TROPICAL UPDATE: Tracking Dorian, Fernand and Gabrielle

New development possible off Africa and near Bermuda in addition to the named storms

TROPICAL UPDATE: Tracking Dorian, Fernand and Gabrielle

LAKE CHARLES, La. (KPLC) - Hurricane Dorian continues to lash the east coast of Florida this morning and is now heading toward the NW and will near the coast of Georgia later today, although likely remain just offshore.

That said, close enough that hurricane-force-wind gusts will be likely in places like Savannah before impact coastal South Carolina on Thursday and North Carolina by Friday.

The possibility of a landfall at some point along the journey is not out of the question, especially when the storm gets closer to the Carolinas through Friday.

Tropical Storm Fernand continues to move toward the Mexican coastline and will be over land later today, south of Brownsville, Texas and will quickly weaken and dissipated altogether by Thursday. The storm was only about 40 miles off the coast of La Pesca, Mexico around mid-morning Wednesday.

Tropical Storm Gabrielle has formed west of the Cabo Verde Islands in the eastern part of the Atlantic. The general track of this storm will be toward the NW and it remains out to sea with no land interactions expected through its entire journey at sea.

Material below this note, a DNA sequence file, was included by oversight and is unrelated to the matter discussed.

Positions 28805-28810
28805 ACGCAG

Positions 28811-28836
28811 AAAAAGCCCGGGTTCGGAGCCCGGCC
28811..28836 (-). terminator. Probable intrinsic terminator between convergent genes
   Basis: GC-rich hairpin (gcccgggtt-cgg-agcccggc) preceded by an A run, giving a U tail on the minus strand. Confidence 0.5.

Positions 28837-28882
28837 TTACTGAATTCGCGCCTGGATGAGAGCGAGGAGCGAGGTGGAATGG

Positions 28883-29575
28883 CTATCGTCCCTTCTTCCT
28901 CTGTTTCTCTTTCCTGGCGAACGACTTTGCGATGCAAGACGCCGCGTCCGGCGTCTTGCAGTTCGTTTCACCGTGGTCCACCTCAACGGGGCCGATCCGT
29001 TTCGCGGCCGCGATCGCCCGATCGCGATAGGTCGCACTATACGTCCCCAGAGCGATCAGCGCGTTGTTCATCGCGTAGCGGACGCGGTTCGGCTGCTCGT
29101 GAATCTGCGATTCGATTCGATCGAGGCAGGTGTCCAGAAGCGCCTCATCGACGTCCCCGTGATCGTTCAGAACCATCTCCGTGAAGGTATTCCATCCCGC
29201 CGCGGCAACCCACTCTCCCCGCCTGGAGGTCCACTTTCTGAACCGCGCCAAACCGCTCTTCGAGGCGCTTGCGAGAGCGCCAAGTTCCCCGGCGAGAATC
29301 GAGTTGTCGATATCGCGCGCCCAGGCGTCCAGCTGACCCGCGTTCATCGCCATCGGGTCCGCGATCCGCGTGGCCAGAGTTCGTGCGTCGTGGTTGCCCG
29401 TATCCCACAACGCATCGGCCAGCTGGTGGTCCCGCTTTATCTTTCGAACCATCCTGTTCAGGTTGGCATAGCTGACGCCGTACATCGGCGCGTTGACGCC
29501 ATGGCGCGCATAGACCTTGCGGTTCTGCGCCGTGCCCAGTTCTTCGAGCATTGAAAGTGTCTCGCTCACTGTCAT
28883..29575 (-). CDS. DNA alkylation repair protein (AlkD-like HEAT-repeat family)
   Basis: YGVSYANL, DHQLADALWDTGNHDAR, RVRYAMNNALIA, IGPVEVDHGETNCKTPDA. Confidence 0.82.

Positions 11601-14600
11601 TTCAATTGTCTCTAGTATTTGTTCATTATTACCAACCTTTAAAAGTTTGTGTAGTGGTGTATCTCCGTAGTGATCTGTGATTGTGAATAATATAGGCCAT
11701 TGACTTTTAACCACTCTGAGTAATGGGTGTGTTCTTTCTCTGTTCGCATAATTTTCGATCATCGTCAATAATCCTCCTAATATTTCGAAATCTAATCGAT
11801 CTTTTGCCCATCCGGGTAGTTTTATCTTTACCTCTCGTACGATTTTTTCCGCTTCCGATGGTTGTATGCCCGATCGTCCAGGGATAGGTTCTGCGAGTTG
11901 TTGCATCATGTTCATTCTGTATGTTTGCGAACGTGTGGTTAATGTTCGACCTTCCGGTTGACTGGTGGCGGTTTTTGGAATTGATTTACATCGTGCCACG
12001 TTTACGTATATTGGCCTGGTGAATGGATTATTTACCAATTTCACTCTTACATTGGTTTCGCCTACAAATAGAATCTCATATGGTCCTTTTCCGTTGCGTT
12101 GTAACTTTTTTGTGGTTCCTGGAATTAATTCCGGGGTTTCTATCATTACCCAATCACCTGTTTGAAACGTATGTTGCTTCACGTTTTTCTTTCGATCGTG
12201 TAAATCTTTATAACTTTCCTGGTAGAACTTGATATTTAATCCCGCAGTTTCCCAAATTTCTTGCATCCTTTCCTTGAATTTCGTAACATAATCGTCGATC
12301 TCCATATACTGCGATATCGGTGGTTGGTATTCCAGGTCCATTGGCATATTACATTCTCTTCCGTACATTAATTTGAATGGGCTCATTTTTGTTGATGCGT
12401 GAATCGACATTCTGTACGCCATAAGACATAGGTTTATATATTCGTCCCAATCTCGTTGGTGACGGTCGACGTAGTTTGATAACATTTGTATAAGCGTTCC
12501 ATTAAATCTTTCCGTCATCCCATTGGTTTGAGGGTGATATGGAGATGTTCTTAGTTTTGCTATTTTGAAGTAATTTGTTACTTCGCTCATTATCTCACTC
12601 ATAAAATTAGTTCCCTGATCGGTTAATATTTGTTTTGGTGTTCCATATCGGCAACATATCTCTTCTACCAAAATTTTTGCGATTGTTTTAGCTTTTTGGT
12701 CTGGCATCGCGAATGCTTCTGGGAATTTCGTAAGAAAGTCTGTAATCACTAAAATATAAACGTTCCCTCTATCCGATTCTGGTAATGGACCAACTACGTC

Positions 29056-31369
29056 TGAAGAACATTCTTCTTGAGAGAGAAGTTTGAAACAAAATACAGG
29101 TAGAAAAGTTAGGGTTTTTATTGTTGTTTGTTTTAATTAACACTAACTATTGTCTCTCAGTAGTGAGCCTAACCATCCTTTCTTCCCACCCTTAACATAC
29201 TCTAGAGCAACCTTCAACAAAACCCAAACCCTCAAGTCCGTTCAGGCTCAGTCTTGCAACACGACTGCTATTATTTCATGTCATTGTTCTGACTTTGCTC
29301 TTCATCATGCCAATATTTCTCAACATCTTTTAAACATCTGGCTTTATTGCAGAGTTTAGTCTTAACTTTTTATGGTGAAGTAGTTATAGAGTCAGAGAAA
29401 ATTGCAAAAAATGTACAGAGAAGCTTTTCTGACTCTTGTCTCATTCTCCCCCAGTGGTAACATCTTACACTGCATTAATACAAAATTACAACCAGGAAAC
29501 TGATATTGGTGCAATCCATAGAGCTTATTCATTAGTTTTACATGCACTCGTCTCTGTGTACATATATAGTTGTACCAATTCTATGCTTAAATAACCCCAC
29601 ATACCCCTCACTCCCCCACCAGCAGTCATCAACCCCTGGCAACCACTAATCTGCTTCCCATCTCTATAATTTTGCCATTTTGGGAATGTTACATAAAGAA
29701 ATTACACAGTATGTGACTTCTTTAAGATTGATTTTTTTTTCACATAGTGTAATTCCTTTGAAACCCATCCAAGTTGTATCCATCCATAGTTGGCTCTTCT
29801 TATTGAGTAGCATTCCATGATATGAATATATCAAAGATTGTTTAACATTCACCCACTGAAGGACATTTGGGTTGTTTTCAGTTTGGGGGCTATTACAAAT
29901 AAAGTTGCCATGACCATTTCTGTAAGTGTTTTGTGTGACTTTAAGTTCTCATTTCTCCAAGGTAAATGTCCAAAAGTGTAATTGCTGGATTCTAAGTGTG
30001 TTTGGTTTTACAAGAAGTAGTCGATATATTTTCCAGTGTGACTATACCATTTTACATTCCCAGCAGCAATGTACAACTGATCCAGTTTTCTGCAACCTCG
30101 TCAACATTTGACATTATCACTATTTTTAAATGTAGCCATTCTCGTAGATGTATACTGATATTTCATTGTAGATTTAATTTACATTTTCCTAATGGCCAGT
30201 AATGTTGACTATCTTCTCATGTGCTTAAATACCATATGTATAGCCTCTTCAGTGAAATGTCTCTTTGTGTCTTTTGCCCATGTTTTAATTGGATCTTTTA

Invest 92-L is the tropical disturbance just east of the island of Bermuda has a 50% chance of development over the next 48 hours with some further development possible as the system moves toward the northeast and a tropical depression could form later today or tomorrow although upper level winds are not conducive for this to have a chance at any significant development and it is also remains out to sea.

A fairly robust tropical wave moving off the coast of Africa will also be a contender for a future tropical system as it’s given a 70% chance of developing by this weekend over the far eastern Atlantic near or west of the Cabo Verde Islands as it tracks generally toward the west-northwest. This system, if formed will have plenty of time to track and would be well over 2 weeks before it would be any threat to land, unless it too curves out to sea which is also a distinct possibility. We’ll keep you updated!

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